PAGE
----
I am getting my money's worth out of these Russell & Bromley boots this autumn, after an unpleasant bloody start with unbroken leather...
The dress is borrowed and has the prettiest beading detail around the collar; the cardigan and leggings are Topshop; the belt is thrifted; the cider is Westons' organic pear, and this was for the launch night of the READ charity naked calendar.
Hello, boxing club - goodbye, boys who can't breakdance.

Wednesday, 11 November 2009


Remember, remember...

Tuesday, 10 November 2009


All the butterflies are dead for the time being, but they will be back with the spring.
Isn't that an encouraging thought?
Beautiful things can fall apart but more beautiful things will come in their place.
It's okay to be sad sometimes; I think everyone should know that.

Monday, 9 November 2009

First Frost

Crunching over glittering grass, a Starbucks dark cherry mocha, a lesson on rememberance and forgetting, organic cider soothing chapped lips, an assignment on storytelling, vanilla-lemon fairy cakes for a charity bake sale and three little doves sitting outside my window.

Sunday, 8 November 2009

Whiplashing Love

I finished Norweigan Wood by Murakami, at last. It was hopeful and sorrowful and beautiful and left me feeling full. How lovely it would be to have a boy like Toru tell you he loved you "enough to melt all the tigers in the world to butter". As lovely as a siren song.

Siren Song - Bat for Lashes

On a quiet wet Friday afternoon a while ago, I was watching Northanger Abbey and the romantic escapades of heroine Catherine, wondering how every Austen girl ends up in the true hero's arms, when I unearthed an article by Jenny Dickinson in the October edition of Elle, called If You Like Pina Coladas.
Did you know that humans are not in the 3% of mammals considered naturally monogamous? Marriage is, as so many men and women across the ages have argued, against our nature, even more so with the nature of 21st century life. But I agree when she suggests "that's the very reason modern love is braver, more romantic even than that of the Jane Austen era".
I come from a family with a majority of successful matches and marriages, but who's to say that this kind of intuitive sensibility is genetic? Unfortunately, happy endings are not part and parcel of your inhertitance. But with such an overwhelming experience of real romance, willing compromise and happy family, I hope I will always be the kind of girl who has faith in finding someone and holds out for something special, for "snatched kisses and licking each other's ice creams on Cornish beaches" - it sounds so simple, but I can't imagine life without that kind of love.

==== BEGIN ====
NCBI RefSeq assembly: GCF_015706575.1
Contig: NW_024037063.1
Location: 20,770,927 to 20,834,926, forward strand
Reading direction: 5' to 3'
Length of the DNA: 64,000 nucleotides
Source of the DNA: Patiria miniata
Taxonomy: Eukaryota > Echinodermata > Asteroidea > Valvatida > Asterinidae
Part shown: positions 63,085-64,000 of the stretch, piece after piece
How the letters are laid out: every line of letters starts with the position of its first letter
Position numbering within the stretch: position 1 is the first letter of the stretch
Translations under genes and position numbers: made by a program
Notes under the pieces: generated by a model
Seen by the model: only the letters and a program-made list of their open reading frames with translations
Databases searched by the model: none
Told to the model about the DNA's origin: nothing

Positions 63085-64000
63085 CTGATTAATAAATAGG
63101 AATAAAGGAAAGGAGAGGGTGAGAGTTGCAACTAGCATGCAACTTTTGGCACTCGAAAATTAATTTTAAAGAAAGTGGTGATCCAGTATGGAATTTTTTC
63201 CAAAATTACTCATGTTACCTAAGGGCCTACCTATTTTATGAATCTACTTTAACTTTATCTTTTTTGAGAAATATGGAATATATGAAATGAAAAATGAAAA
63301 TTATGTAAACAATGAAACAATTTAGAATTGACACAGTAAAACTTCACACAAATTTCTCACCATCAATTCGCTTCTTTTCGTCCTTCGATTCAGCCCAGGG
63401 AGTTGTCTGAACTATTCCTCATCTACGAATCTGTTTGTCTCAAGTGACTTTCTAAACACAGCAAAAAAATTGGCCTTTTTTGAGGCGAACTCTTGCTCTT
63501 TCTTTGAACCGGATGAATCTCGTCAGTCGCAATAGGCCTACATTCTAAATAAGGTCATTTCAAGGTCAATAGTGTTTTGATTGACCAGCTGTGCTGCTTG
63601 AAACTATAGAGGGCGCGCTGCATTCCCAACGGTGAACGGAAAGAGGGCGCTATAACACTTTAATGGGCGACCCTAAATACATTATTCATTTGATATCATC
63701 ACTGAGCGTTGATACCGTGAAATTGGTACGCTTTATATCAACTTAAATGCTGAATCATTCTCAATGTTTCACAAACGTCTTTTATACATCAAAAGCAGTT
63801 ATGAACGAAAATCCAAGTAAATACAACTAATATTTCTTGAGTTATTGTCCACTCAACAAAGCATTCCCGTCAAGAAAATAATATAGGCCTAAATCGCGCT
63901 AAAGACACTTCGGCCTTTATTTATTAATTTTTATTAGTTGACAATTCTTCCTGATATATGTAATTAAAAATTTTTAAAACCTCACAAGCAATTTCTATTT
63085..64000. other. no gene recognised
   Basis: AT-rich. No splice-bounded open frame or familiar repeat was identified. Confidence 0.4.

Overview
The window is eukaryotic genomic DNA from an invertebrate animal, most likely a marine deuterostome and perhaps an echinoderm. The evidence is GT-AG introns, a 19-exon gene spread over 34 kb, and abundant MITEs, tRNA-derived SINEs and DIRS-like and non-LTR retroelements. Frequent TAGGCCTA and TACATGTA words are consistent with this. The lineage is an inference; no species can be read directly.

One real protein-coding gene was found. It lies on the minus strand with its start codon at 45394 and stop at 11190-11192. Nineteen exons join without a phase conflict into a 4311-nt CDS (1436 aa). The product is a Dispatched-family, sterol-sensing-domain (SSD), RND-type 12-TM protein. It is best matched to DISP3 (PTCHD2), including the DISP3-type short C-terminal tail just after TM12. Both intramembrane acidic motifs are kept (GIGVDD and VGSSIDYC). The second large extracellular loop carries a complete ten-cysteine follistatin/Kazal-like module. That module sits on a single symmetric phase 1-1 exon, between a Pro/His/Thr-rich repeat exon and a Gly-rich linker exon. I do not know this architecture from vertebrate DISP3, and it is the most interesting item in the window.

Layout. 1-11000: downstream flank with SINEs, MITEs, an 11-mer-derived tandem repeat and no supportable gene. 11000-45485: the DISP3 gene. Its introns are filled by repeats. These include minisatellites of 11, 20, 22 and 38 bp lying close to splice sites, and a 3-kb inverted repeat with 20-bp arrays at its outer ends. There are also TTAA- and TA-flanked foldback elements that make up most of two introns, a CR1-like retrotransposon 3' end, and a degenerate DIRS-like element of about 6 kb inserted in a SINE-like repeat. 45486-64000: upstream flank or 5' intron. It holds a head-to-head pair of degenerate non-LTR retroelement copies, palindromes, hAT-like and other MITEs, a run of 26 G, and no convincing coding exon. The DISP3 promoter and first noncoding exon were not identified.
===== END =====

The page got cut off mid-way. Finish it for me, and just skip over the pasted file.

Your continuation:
This Modern Love - Bloc Party

Saturday, 7 November 2009

Men's Hearts in the Great Alone

I am writing a short review for my university's bi-annual history magazine, Retrospect, about The Heart of the Great Alone: Scott, Shackleton and Antarctic Photography exhibition at the Queen's Gallery, which is bested by a long shot by this article. This semester's theme is "Trial and Retribution"; the feats of these fearless men and the stunning photography of Ponting and Hurley showcased in the exhibition beautifully illustrate the trials we put ourselves through and our retribution against the cruellest facets of nature.

Ernest Shackleton, the famed Antarctic explore described by a friend as "a Viking with a mother's heart", loved the history of adventure, and poetry, and the sea, just like I do. He is particularly fascinating to me as he is possibly my great grandfather's cousin - we've yet to know this for sure, but his story has been recounted to me so many times that it feels part of our history and in my eyes, he is as good as family.

This was his favourite poem, passed to me by my grandpa who knows it word for word;

We are the fools who cannot rest
In the dull earth we left behind
But burned with passion for the south
And drank strange frenzy from its wind
The land where wise men live at ease
Fades from our unregretful eyes
As blind across uncharted seas
We stagger to our enterprise

- John Lucas, an Irish writer

Friday, 6 November 2009

Taking Liberties

I want to go back to New York.